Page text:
Letters: Wednesday, August 02, 2006
A D V E R T I S E M E N T
A D V E R T I S E M E N T
Spankin’ His Baby

To the editor: Thanks for taking the time and space to review our sophomore effort, Tierra Del Gato. (“Listen Up,” July 19, 2006) I’d have preferred a favorable review, naturally, but am grateful for the mention nevertheless.

I would like writer Jeremy Martin to know, not that it matters, that there was never any effort to sound “metal” or “funky.” Where does that come from? Are you sure he listened to the darn thing before he wrote the piece? I don’t mean to sound snippy or hurt, but it is my baby he’s spanking. That’s the price of going public, I suppose.

And I was not trying to win a Scrabble game, either. I just thought it would be interesting to write a song based on words I learned reading a Gore Vidal book. Not sure I succeeded, but that’s the nature of experiment.

Reginald Rueffer

Arlington

To the editor: Jeremy Martin’s review of the Hochimen’s Tierra del Gato c.d. in your July 19 issue is the rock-crit equivalent of lambasting Robert Mitchum for looking like Annette Funicello. Like or dislike the rekkid, the phrase that pays is “missed the mark.” Where’d you find this guy, at Hot Topic?

Ken Shimamoto

Fort Worth

Words for Art’s Sake

To the editor: Thank you for your continuing coverage of early Texas art (“Lionizing Lone Star Art,” June 28, 2006). Your support is important to those of us who are trying to ensure that these artists and their work play an important part in the cultural heritage and history of the state and are not forgotten.

Professor D. Jack Davis

Director, North Texas Institute for Educators on the Visual Arts

University of North Texas

Denton

To the editor: I’d like to thank Jeff Prince for the excellent coverage on early Texas art. It is wonderful that Fort Worth Weekly would devote the space and the time to cover this part of our heritage that is so often neglected and unappreciated. You educated the public on an important subject.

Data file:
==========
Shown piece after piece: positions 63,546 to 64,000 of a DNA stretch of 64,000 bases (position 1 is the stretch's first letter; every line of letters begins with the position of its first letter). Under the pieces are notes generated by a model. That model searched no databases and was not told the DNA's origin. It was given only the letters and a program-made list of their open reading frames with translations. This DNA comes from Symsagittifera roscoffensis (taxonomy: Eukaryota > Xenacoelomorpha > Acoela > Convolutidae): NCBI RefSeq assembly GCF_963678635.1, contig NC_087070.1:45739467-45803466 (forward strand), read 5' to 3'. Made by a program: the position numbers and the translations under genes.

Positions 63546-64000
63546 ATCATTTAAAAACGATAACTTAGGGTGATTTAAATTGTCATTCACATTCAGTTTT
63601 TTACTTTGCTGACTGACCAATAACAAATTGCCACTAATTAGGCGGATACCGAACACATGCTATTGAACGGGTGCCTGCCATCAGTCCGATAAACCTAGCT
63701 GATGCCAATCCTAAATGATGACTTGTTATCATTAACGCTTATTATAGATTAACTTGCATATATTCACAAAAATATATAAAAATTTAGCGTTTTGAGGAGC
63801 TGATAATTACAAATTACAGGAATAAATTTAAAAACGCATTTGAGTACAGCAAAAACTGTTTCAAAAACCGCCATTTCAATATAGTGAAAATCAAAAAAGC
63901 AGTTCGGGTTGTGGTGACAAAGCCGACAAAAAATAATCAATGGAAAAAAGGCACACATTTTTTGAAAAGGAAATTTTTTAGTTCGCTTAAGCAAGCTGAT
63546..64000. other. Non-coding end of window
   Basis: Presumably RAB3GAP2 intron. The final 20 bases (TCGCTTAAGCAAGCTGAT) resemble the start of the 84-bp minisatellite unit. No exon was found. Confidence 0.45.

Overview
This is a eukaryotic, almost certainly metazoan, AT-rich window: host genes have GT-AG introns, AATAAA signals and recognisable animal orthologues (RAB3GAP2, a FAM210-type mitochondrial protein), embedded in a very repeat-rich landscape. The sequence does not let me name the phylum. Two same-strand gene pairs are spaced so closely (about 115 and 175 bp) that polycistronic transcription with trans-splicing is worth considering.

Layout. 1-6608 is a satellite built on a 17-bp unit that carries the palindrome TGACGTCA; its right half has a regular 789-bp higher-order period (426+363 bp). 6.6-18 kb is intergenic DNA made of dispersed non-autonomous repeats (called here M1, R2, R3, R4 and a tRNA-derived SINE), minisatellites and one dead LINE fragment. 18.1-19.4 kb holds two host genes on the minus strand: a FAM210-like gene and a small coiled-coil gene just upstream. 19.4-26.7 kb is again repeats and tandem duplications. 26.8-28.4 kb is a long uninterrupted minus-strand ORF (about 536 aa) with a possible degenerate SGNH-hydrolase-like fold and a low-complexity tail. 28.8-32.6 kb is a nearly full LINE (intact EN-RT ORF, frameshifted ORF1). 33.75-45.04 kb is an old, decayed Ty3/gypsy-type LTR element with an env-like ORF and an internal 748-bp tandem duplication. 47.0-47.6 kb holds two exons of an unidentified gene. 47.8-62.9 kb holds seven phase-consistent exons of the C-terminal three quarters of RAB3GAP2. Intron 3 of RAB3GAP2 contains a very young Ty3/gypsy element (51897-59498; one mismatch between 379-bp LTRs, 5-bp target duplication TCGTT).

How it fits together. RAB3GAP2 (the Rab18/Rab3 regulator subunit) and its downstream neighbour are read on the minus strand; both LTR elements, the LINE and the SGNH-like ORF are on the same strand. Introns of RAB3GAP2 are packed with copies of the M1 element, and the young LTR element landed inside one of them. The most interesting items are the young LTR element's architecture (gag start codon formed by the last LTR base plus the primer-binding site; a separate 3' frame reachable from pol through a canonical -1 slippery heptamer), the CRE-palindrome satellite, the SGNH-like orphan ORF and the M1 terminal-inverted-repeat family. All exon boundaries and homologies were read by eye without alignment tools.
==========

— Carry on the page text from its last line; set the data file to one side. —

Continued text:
Bill Cheek

Dallas

Paper Chase

To the editor: Why do we need a paper trail for every vote(“Smoke, Mirrors, Votes,” June 21, 2006)? Because automation isn’t always trustworthy, because people are not always trustworthy. We as Americans deserve the best, and the best electoral process is an honest process backed by physical proof, not friends in high places. You want this country to really be united? Then unite for a paper trail of proof so all the world can once again admire our honesty rather than hate our deceits and cover-ups.

Sharon Chamberlain

Fort Worth

To the editor: Texas must require a true paper trail on all voting machines . It has been proven that there are no computers/software that can not be hacked into and corrupted. Voting is the last right/obligation that keeps us a democracy. We can’t allow it to be messed with by corrupt citizens who want to play God.

Our representative in Congress, Kay Granger, still hasn’t taken up the fight for a paper trail of every vote. We need our representative to co-sponsor H.R. 550 — the Voter Confidence and Increased Accessibility Act. Please, Granger, support the bill.

Carol Cordell

Fort Worth

Burger Pride

To the editor: We are disappointed that you did not enjoy your cheddar burger at our original Tommy’s (Chow, Baby, July 26, 2006). We aim to please and would have gladly remade your burger. We have been serving many happy customers for over 23 years, and we have few unhappy customers. We are proud of our history and of our food.

Kelly, Glenda, and Tommy Smith

Fort Worth



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